The radial organization of neuronal primary cilia is acutely disrupted by seizure and ischemic brain injury
Neuronal primary cilia are sensory organelles that are critically involved in the proper growth, development, and function of the central nervous system (CNS). Recent work also suggests that they signal in the context of CNS injury, and that abnormal ciliary signaling may be implicated in neurological diseases.
We quantified the distribution of neuronal primary cilia alignment throughout the normal adult mouse brain by immunohistochemical staining for the primary cilia marker adenylyl cyclase III (ACIII) and measuring the angles of primary cilia with respect to global and local coordinate planes. We then introduced two different models of acute brain insult—temporal lobe seizure and cerebral ischemia, and re-examined neuronal primary cilia distribution, as well as ciliary lengths and the proportion of neurons harboring cilia.
Under basal conditions, cortical cilia align themselves radially with respect to the cortical surface, while cilia in the dentate gyrus align themselves radially with respect to the granule cell layer. Cilia of neurons in the striatum and thalamus, by contrast, exhibit a wide distribution of ciliary arrangements. In both cases of acute brain insult, primary cilia alignment was significantly disrupted in a region-specific manner, with areas affected by the insult preferentially disrupted. Further, the two models promoted differential effects on ciliary lengths, while only the ischemia model decreased the proportion of ciliated cells.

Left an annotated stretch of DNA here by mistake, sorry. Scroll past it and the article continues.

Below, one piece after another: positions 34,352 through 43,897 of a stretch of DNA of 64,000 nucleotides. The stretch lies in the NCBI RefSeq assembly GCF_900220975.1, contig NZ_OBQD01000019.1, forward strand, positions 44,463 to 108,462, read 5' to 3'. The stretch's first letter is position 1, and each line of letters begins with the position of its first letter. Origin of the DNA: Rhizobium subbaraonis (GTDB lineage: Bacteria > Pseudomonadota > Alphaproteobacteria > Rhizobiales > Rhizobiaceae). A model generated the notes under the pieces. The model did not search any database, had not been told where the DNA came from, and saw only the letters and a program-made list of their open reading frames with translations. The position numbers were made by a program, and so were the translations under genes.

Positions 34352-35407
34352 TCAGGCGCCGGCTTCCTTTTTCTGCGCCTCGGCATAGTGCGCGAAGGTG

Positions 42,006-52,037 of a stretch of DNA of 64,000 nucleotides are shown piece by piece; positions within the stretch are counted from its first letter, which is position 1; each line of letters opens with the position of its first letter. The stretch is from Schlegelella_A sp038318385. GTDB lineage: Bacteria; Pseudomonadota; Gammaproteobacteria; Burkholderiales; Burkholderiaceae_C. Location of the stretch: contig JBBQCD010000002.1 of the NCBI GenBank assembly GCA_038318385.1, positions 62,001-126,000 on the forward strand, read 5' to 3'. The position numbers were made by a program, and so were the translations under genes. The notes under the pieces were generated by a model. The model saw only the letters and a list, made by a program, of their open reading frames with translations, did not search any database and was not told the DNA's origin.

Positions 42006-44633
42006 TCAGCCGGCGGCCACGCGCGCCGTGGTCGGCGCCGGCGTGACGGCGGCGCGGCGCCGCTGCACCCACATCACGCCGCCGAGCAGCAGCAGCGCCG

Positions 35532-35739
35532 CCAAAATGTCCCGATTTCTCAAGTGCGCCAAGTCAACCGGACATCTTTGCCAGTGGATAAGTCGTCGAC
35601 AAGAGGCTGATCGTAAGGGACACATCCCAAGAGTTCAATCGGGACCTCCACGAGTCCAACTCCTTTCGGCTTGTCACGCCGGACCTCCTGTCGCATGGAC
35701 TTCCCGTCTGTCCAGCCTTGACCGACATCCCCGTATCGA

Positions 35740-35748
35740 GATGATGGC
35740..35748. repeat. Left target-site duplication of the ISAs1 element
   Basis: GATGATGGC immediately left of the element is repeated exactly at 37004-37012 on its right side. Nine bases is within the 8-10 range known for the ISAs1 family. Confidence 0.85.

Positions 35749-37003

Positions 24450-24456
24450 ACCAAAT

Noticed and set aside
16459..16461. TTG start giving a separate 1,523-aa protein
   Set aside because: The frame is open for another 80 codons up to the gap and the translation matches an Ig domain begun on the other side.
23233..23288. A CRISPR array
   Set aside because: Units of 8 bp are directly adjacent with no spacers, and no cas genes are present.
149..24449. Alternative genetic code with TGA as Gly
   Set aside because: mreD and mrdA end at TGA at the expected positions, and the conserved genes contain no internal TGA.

These findings provide evidence for the regional anatomical organization of neuronal primary cilia in the adult brain and suggest that various brain insults may disrupt this organization.
Keywordscerebral cortex dentate gyrus temporal lobe seizure cerebral ischemia
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This work was supported by 1R21AG046875 and R01NS089770 to S.G., 1F30MH110103 to G.W.K., and departmental internal funding to Q.X., and the Simons Summer Research Program (SSRP) to Tracy Lang.
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